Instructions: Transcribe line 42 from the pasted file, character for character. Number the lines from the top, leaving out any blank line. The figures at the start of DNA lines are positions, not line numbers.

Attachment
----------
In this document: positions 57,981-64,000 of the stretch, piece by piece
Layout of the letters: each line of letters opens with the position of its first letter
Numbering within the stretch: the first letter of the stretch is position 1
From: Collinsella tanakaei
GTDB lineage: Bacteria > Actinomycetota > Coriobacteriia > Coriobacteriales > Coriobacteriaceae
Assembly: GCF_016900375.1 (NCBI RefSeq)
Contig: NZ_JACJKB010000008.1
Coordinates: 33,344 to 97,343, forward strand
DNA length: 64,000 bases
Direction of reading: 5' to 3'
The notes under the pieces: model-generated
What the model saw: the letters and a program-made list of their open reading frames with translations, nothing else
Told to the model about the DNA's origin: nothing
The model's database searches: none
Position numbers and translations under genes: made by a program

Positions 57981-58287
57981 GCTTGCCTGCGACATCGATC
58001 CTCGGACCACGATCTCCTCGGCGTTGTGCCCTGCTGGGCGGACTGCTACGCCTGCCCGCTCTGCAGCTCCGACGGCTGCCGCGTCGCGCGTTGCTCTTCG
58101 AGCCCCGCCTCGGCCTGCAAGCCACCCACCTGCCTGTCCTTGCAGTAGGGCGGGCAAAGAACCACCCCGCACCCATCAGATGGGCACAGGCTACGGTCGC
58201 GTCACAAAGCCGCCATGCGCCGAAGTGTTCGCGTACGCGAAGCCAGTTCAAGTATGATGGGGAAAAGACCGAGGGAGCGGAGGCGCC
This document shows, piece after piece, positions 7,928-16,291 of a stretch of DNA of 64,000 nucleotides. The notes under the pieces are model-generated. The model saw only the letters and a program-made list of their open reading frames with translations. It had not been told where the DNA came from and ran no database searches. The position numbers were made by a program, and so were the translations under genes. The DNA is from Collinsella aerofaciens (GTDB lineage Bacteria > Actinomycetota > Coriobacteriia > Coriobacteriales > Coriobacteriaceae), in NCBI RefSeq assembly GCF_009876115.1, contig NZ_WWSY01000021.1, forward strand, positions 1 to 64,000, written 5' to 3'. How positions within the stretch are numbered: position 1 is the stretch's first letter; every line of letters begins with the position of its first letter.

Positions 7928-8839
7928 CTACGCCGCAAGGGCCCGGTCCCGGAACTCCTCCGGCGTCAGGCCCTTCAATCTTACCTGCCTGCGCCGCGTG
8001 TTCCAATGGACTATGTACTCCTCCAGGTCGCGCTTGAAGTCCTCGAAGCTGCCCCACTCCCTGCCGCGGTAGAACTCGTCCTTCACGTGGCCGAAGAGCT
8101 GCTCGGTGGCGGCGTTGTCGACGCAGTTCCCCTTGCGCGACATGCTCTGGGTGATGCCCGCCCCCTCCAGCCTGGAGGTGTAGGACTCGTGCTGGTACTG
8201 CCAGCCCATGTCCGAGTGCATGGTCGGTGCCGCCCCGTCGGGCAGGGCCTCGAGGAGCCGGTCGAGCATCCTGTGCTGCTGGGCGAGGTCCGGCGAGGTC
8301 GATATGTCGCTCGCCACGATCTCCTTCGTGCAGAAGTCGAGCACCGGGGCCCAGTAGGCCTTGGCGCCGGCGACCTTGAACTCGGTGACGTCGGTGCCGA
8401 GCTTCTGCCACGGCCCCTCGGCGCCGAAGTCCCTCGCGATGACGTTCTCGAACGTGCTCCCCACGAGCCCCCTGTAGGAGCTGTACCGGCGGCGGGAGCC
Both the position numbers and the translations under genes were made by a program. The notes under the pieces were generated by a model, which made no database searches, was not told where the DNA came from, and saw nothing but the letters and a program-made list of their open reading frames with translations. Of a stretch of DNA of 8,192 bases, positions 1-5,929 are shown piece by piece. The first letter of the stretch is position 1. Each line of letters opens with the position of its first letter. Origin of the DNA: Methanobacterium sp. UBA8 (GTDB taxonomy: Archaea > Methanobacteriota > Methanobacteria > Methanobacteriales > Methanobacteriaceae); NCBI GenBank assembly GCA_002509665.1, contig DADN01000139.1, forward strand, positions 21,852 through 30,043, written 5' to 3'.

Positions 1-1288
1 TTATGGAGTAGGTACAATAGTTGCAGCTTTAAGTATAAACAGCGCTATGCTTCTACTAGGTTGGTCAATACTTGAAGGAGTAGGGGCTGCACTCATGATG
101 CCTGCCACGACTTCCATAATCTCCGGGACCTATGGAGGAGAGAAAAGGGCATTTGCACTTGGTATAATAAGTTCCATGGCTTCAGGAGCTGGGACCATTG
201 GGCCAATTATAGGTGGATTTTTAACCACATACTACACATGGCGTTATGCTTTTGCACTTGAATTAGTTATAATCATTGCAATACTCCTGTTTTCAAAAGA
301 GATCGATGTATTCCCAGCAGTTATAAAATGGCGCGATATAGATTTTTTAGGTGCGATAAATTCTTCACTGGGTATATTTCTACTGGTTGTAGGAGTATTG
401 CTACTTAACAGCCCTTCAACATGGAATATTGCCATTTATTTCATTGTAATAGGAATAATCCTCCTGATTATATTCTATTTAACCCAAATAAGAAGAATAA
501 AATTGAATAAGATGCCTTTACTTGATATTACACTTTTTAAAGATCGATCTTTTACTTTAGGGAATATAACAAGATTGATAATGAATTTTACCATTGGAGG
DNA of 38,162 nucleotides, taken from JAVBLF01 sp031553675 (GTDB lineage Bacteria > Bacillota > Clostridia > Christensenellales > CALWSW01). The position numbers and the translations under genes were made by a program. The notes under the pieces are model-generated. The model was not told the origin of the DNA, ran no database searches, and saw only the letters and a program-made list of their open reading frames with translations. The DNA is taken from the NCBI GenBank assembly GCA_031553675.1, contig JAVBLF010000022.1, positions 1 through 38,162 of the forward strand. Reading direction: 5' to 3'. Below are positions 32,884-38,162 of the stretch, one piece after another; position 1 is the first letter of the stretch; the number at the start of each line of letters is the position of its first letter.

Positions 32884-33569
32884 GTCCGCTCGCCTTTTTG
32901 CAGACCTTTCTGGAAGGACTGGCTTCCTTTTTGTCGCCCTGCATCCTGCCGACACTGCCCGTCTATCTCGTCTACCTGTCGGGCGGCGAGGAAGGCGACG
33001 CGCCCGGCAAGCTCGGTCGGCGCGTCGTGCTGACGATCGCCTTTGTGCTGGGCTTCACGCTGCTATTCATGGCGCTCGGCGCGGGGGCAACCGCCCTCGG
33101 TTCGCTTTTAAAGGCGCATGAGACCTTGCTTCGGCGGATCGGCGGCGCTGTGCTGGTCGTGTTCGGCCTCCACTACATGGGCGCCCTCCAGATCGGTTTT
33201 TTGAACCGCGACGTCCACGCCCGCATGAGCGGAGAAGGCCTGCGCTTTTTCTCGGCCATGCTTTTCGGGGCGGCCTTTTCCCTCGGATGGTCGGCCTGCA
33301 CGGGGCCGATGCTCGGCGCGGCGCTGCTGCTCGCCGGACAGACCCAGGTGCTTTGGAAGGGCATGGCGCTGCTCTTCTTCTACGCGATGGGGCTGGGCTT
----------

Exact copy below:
33101 TTCGCTTTTAAAGGCGCATGAGACCTTGCTTCGGCGGATCGGCGGCGCTGTGCTGGTCGTGTTCGGCCTCCACTACATGGGCGCCCTCCAGATCGGTTTT